Here are 6 cities that have tried to eliminate its homeless population – many of whom are either mentally ill, grappling with addiction, or facing financial woes – by declaring them criminals (Spoiler Alert: it doesn’t work):
1. Los Angeles, California
Advocacy groups have labeled L.A. the city that is the “meanest” toward homeless people. By prohibiting sleeping on sidewalks, holding belongings in certain public spaces, and asking passersby for change, the city has made life as difficult as possible for its homeless population.
Perhaps most egregious is LAPD’s notorious “selective enforcement” of minor infractions like loitering and jaywalking. Homeless individuals in particular find themselves a target of these often overlooked crimes, resulting in fines they cannot pay and arrest. In fact, Los Angeles spends more money funding extra officers to monitor Skid Row (the area with the city’s highest concentration of homeless people) than it does on services for the homeless.
2. Philadelphia, Pennsylvania
Mayor Michael Nutter decided to ban “outdoor feeding of the homeless” to “prevent foodborne illness” and “help charitable agencies reach the homeless more easily.” While the first reason amounted to a lame excuse, the second proved to be just plain false. Hiding these services made them less accessible to those in need, and its real intentions were clear: move homeless individuals indoors so they are out of sight, out of mind to the general public. Church groups, however, have defied the law and continued to serve food outdoors anyway.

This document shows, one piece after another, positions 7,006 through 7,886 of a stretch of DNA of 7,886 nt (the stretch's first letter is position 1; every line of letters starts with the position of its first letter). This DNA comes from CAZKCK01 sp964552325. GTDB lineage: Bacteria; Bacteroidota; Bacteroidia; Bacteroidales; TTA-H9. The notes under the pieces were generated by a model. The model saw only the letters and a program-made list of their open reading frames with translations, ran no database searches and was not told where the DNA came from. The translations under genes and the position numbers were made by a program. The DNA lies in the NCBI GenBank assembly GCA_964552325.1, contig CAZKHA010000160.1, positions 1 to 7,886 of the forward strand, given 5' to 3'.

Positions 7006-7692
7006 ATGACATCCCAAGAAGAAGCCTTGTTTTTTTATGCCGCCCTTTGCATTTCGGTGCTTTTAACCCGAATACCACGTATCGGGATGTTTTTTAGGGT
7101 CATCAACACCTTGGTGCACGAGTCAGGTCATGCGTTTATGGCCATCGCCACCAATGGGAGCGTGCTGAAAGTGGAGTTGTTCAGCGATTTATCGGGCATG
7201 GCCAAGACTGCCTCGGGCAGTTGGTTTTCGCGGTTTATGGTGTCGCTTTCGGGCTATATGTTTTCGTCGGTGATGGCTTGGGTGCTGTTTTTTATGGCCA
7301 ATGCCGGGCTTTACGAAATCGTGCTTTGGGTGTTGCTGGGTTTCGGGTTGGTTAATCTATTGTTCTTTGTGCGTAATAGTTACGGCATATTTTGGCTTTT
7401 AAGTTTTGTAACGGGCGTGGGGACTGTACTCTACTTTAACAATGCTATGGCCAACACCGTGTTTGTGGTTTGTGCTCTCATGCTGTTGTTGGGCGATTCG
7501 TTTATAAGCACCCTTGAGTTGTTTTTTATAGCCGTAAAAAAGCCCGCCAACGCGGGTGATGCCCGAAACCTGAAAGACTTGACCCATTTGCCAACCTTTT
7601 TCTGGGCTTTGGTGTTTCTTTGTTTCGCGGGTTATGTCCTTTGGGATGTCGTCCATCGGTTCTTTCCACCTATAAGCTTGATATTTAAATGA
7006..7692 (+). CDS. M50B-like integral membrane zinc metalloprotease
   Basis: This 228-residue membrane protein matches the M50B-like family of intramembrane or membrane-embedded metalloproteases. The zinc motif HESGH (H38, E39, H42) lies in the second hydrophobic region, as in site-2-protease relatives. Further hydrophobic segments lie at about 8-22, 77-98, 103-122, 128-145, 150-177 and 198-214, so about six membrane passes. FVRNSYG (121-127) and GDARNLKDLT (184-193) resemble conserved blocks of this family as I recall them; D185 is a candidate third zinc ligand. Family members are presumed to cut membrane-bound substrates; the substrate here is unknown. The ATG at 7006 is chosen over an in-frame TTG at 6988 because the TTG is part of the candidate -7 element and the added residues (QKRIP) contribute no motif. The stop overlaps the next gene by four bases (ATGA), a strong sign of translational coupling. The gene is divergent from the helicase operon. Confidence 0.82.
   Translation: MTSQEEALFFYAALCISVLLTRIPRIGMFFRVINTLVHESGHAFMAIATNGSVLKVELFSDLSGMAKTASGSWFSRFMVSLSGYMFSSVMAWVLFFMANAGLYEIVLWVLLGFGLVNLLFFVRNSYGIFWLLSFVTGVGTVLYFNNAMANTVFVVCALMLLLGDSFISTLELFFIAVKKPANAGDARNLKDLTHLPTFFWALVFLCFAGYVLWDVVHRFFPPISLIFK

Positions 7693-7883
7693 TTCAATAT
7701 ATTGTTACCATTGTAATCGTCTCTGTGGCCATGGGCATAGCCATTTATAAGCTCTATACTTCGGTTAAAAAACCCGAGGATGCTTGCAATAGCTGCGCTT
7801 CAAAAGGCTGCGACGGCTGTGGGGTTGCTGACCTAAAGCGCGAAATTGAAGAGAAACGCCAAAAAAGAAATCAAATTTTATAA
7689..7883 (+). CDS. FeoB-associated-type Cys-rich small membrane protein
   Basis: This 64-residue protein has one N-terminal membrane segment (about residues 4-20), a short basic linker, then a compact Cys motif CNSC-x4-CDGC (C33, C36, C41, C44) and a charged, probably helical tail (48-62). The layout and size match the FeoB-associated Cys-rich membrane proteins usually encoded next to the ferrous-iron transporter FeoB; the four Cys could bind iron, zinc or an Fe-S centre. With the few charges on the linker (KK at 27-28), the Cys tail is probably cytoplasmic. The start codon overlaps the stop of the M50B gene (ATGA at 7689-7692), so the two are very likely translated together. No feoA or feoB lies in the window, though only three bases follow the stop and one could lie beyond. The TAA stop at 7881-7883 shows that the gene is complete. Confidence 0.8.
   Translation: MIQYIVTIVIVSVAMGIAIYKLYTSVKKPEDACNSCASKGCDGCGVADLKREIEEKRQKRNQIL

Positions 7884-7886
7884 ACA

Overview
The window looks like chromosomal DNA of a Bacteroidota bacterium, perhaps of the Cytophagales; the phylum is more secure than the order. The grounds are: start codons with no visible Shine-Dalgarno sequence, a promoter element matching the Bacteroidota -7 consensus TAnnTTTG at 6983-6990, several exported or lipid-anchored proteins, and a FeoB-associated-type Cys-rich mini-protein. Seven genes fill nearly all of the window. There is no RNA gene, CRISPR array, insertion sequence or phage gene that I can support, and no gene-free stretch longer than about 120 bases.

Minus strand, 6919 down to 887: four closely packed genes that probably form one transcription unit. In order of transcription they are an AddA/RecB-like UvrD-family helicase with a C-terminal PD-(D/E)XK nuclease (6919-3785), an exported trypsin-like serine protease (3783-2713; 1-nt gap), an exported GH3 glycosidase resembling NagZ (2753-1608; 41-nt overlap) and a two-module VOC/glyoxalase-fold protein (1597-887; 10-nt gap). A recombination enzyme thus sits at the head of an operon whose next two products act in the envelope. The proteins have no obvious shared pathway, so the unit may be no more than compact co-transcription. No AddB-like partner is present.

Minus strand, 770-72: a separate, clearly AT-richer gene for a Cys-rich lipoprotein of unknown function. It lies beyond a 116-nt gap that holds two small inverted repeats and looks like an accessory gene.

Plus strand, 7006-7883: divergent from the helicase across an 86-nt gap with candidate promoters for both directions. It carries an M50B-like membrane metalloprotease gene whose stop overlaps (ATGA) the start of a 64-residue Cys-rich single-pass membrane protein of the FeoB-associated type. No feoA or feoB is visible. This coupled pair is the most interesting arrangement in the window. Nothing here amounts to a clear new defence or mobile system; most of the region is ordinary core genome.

3. Orlando, Florida
Organizations in Orlando are facing similar problems due to the city’s ban on providing food to groups of people. Despite the law, volunteers at Food Not Bombs have continued offering free food in parks, claiming they won’t cower to an unjust law. This defiance has resulted in multiple arrests. In essence, the city has found a way to not only criminalize homelessness, but also criminalize people who offer aid to the less fortunate.
4. Nevada City, California
After the area’s homeless population grew in the past year, Police Chief James Wickham convinced the city council to pass new ordinances that banned people from setting up tents, sleeping in the woods and living in an automobile. While the city grants some exceptions to this law in the form of permits, since they are only offering 6-10 permits to a homeless population of at least 10 times that number, most of Nevada City’s homeless residents are subject to arrest.
5. Kalamazoo, Michigan
Though Kalamazoo cites its homeless population for trumped up infractions like the other cities, it also literally criminalizes them by turning something like sleeping on a park bench into a criminal charge, which stays on the individual’s permanent record. As a result, this criminal record prevents homeless people from obtaining housing, thus exacerbating their situation.
The city also has a history of ticketing/arresting people waiting at bus stops police deemed were not actually waiting for the bus. Even after the citations were found to be discriminatory and dropped, similar citations have continued.